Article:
Most worthy causes such as the Cancer Fund, Red Cross and Community Chest benefit from Graham parties. The largest beneficiary is the Vancouver Symphony Society in which Mrs. Graham, who studied piano in her youth, takes a lively interest. There are about six parties a year for the symphony at the Grahams. One garden party raised sixteen thousand dollars for the organization. At Christmas there is a special party for orchestra members and their wives and children. Graham dresses as Santa Claus and hands out presents around the tree. Similarly, the Grahams don’t neglect Community Chest canvassers but hold special parties for them. “It keeps up morale,” says Mrs. Graham.
The Grahams loan their home every year to the Vancouver Art Gallery to boost the sale of Canadian paintings. For days the staff moves all the furniture from hall, living and dining rooms and takes down all the pictures. People tend to buy more paintings when they see them hanging on the Grahams’ forest-green walls than they do in the more austere gallery building.
A Splash For Whaletown
The Grahams have had as many as six parties a week and two parties a day. One summer afternoon they entertained six hundred yachtsmen in town for the Pacific Coast northwest regatta. The same evening they were hosts to three hundred and fifty musicians, horse owners and newspapermen laying plans for Symphony Day At The Races. As the yachtsmen left the new guests arrived to find Mrs. Graham herself in a handsome dirndl skirt energetically sweeping the refuse from the recreation room.
The Grahams’ circle of acquaintances is wide and catholic. They limit themselves to no social set and boast that they make new friends at every party. At the symphony garden party to raise funds two prominent Vancouver bookmakers agreed to run the gambling devices. Mrs. Graham, who never forgets a face, still continues to greet them when she sees them about town. To their embarrassment the most recent greeting took place in a parking lot when the duo were being questioned by police.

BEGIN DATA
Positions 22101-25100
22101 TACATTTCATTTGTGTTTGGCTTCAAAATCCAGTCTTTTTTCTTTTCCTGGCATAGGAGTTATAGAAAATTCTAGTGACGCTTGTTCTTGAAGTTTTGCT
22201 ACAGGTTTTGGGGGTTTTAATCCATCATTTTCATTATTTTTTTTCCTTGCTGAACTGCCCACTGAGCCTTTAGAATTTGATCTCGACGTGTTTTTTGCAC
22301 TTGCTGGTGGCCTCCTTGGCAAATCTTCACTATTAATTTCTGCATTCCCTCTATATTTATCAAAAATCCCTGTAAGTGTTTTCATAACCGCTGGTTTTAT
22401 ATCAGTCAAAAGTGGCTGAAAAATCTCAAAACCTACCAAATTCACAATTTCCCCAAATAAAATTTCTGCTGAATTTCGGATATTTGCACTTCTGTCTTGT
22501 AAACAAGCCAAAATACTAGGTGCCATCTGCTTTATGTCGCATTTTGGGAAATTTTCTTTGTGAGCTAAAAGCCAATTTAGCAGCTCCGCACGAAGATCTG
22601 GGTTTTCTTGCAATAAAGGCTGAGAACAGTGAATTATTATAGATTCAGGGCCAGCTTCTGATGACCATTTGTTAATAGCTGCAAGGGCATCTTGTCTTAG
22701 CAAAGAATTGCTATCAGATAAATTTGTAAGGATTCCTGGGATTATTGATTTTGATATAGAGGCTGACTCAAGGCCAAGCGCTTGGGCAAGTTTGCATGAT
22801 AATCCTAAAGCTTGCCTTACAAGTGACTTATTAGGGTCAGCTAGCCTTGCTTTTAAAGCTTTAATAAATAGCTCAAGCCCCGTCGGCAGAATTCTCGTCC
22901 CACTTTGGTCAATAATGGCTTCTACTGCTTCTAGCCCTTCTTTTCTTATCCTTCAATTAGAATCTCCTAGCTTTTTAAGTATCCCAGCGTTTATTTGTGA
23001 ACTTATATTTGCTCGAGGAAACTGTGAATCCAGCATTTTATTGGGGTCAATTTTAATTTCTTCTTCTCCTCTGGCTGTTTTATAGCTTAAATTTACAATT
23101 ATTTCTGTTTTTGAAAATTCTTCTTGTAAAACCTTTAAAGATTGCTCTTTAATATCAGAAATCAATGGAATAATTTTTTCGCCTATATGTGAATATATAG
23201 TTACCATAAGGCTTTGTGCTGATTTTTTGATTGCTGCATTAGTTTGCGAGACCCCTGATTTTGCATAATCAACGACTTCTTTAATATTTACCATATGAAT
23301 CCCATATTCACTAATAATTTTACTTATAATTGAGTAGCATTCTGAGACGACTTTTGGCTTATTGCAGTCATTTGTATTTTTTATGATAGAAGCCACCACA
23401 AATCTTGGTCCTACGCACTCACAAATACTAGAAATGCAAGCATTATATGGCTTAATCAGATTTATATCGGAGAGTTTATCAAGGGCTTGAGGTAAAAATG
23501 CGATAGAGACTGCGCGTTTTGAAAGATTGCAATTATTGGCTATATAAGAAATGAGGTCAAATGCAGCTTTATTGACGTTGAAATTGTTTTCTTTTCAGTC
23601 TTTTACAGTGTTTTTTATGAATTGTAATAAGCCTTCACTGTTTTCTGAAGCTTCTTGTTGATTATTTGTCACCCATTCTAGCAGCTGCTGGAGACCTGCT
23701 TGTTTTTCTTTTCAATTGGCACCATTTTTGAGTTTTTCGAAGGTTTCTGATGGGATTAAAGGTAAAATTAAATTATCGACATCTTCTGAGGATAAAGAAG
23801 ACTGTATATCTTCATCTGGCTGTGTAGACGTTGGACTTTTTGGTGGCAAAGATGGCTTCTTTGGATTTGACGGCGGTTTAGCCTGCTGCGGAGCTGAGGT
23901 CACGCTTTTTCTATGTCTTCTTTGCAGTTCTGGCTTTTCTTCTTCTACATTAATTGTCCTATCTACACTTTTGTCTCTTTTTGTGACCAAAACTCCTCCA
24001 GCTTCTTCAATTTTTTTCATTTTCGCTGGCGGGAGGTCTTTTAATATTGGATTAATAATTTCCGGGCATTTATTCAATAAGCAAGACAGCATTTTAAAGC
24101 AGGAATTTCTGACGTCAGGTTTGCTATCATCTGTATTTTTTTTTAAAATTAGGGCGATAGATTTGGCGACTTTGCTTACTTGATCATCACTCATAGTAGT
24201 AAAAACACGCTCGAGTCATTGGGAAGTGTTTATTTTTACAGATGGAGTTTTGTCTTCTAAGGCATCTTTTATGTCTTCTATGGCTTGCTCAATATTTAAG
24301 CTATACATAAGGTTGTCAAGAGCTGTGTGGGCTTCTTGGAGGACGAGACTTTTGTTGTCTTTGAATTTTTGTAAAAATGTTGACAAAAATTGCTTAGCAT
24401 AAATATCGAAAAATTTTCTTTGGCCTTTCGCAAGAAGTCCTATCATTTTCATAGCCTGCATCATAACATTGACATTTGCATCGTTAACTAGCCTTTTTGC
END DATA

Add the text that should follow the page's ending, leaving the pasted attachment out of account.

Recently the Grahams opened their house to the wives of Korean Brigade soldiers who wanted a place to get together. The women suggested a box lunch but Mrs. Graham turned down the idea and supplied everything. “Just forget your worries and have a good time,” she told them. On another occasion they gave a splash party for a group of children from Whaletown, B.C., on their first visit to a big city. The children were unaccustomed to such hospitality and when a maid came around with a tray of ice-cream bars one six-year-old promptly took one and handed her a dime.
People sometimes troop through the Graham home at the rate of a thousand a week and the Grahams can’t be expected to know them all. At one money-raising party, to which the public bought tickets, two inebriated guests arrived and introduced themselves like long - lost acquaintances. “We’re friends of George and Mabel,” they bubbled. George and Mabel, the Grahams finally realized, were two of the servants.
Nor do all the guests know the Grahams. One man arrived at a party and shook hands earnestly with a dignified man in black coat and striped trousers who met him at the door. It was Levitt, the butler. “The party is downstairs, sir,” he said in his icy English accent.
Another time Graham spotted a little man furtively hovering on the edge of the crowd, a brown paper parcel under one arm. “Is he in your gang?” said Graham, turning to a newspaperman. He wasn’t. He turned out later to be the caterer who had arrived late, bewildered and lost.
The Grahams can’t help overhearing some of the whispered remarks made J by the people who crowd their home. They aren’t always complimentary, j “Imagine having six rugs in the sun! room!” one guest said in a stage whisper. A visiting architect referred to the place as “the worst abortion I’ve ever seen.” Actually the big rambling home is a fairly happy mating of English Tudor and Pacific Coast conj temporary. The Grahams couldn’t care less what people say about it. “It’s lovely and we enjoy it,” says Mrs. G.
They bought the original Tudor ! home for thirty-five thousand dollars in 1946 because they were tired of living in a rented home without a view. They originally came to Vancouver in 1940 from Montreal after their marriage (both were married once before and both had children of their own). In 1940 they planned to build a hundredand - fifty - thousand - dollar home with seventeen bedrooms and ten bathrooms on Marine Drive overlooking the Fraser River. The war, and somé unfavorable remarks in the House of Commons by Angus Maclnnis, CCF member for Vancouver East, put a stop to that. “We just crawled right into our shells,” says Graham candidly.
After the war he planned to spend perhaps a hundred thousand dollars on an addition to the Tudor home, which commands an unparalleled view of the Fraser delta, Strait of Georgia and North Shore mountains. Before it was over it had cost him close to half a million dollars. “Pretty soon we just got numbed by the expense,” says Graham, “compared to me that fellow Blandings got off easy.”